Well, I did it. I didn’t do it in two hours flat like my sister, but I had my shit pretty much together in a week. I gave notice at the cleaners, I saw the people who were good to me and gave mad hugs. I bought a ticket to LA.

The flight was surprisingly not bad. Jaime was happy with her bottle. I’m really glad she’s back to the breast milk. I know how much healthier it is.

Sondra picked me up at Los Angeles airport. First thing we did was go straight to the best burger in the universe. Yep. You guessed it. In n Out. I’ve been hearing about this place from my west coast friends like its freakin heroine without the side effects and addiction and poverty and disease. You get the picture.

Well, turns out, they were right. I’m gonna be very happy here.

In other news: Sondra’s homie is letting her stay there. There isn’t room for me too, but there’s an apartment in the same complex. It’s pretty nice. There’s a pool. a POOL, man! Ah. Yes. And she also said they need a cleaning guy at this dental implant place where she’s a secretary. So bam. The set up is complete and I’m gonna be making pretty good money here compared to my last cleaning gig. It’s in Beverly Hills, so they have a decent budget.

That’s all for now, I’m too excited. Gonna go swim. And my friends back home are in a blizzard!

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Ok so I promised you a plot twist. Then I got all caught up slinging you knowledge on parenting. Which, I have to say was very good advice. Jaime and I are straight up chilling.

So San Antonio didn’t go so hot. The job I thought I was supposed to get fell through. At the same time, Sondra called me from Los Angeles when I thought she was going back to New Orleans! I mean wtf. I was glad she was ok but my sister take spontaneous to a whole new level, and that’s putting it nicely.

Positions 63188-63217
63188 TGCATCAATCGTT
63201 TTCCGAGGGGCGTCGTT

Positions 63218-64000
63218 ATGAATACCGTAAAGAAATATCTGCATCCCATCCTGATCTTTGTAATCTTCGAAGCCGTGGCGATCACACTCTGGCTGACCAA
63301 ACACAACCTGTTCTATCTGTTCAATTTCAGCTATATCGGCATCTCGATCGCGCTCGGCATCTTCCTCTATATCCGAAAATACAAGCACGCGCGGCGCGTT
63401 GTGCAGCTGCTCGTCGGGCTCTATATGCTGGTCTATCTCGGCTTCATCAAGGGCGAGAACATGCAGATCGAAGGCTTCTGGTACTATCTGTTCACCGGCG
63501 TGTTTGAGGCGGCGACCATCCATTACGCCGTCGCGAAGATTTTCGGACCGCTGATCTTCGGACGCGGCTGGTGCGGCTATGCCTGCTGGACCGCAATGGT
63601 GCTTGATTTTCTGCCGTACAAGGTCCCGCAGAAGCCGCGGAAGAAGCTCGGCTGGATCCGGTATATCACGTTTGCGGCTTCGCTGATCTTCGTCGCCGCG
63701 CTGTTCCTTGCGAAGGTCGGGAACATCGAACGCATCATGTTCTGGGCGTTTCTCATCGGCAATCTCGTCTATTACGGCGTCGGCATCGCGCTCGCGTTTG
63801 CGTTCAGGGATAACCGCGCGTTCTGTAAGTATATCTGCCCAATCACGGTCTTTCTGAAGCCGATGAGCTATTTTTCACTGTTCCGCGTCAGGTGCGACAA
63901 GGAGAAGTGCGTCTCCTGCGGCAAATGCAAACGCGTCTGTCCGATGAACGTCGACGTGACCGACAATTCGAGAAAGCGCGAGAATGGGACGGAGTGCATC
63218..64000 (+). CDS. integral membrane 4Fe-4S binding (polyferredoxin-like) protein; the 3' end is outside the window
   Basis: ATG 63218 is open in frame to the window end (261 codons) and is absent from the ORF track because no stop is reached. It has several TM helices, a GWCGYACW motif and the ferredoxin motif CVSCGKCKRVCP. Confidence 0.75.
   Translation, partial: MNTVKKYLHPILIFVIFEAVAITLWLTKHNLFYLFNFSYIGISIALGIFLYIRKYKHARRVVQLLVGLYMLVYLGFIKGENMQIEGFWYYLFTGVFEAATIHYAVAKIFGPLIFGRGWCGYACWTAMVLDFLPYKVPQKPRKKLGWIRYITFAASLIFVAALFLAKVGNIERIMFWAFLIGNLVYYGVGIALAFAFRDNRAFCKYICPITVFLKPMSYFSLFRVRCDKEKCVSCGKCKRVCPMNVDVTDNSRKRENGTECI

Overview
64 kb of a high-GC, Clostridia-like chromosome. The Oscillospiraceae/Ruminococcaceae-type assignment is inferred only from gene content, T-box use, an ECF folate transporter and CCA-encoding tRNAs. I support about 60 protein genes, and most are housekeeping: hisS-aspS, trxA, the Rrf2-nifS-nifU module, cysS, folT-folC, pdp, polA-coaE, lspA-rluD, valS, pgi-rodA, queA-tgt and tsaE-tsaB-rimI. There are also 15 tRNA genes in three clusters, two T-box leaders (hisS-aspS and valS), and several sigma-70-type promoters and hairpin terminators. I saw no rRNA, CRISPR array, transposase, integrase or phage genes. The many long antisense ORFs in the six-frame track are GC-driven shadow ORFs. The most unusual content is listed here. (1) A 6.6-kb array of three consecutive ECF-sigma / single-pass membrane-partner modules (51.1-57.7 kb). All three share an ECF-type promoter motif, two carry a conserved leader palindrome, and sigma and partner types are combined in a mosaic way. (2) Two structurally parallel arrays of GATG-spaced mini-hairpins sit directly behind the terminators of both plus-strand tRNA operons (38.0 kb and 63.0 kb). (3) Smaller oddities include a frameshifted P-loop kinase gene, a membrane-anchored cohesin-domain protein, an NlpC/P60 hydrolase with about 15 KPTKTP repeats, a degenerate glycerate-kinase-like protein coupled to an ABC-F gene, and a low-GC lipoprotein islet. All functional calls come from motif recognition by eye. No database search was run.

Apparently, she’s had a life-long secret dream of being in movies. Um yeah. What? Like i’m  your brother and I’ve known you all your life and you made to college without ever admitting to it. But “yeah, its true.” she said. ” i was so scared of even admitting it to myself because I was embarrassed by what might happen if I failed.” I had to say, I admired her honestly.

“so why now?” i asked her.

“because i just realized it. i mean i realized that not doing it is what has been making me so sad. i’ve been imagining jaime growing up and wondering what she’s gonna tell her friends, what she’s gonna think about me, how she’s going to remember her mother. and then i had this beautiful picture of her saying to her friends, ‘my name is Jaime —— and my mom’s name is Sondra—–. She is an actress.’ and I imagined her thinking, if my mom can do that then I can do anything. so suddenly i knew it was what i had to do and i couldn’t wait. i couldn’t wait another second. i asked you know who (the baby daddy) for money and then i got on the first plane to Hollywood. bob hope airport, to be exact. and now i’m staying in a hotel, but i know a girl from summer camp that lives here and we’re having coffee. I have a feeling she might put me up.”

and then i knew what was coming….

“Will you move here?” she asked me. “will you move to LA? with Jaime?”

I mean how could I say no.

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Just when you think you have it all worked out.

Let me start by saying this: I am so happy with being alive. However crazy my story seems, however many twists and turns along the road, I know that its all worth it. I know that family matters to me, and being around Jaime has made me face the facts-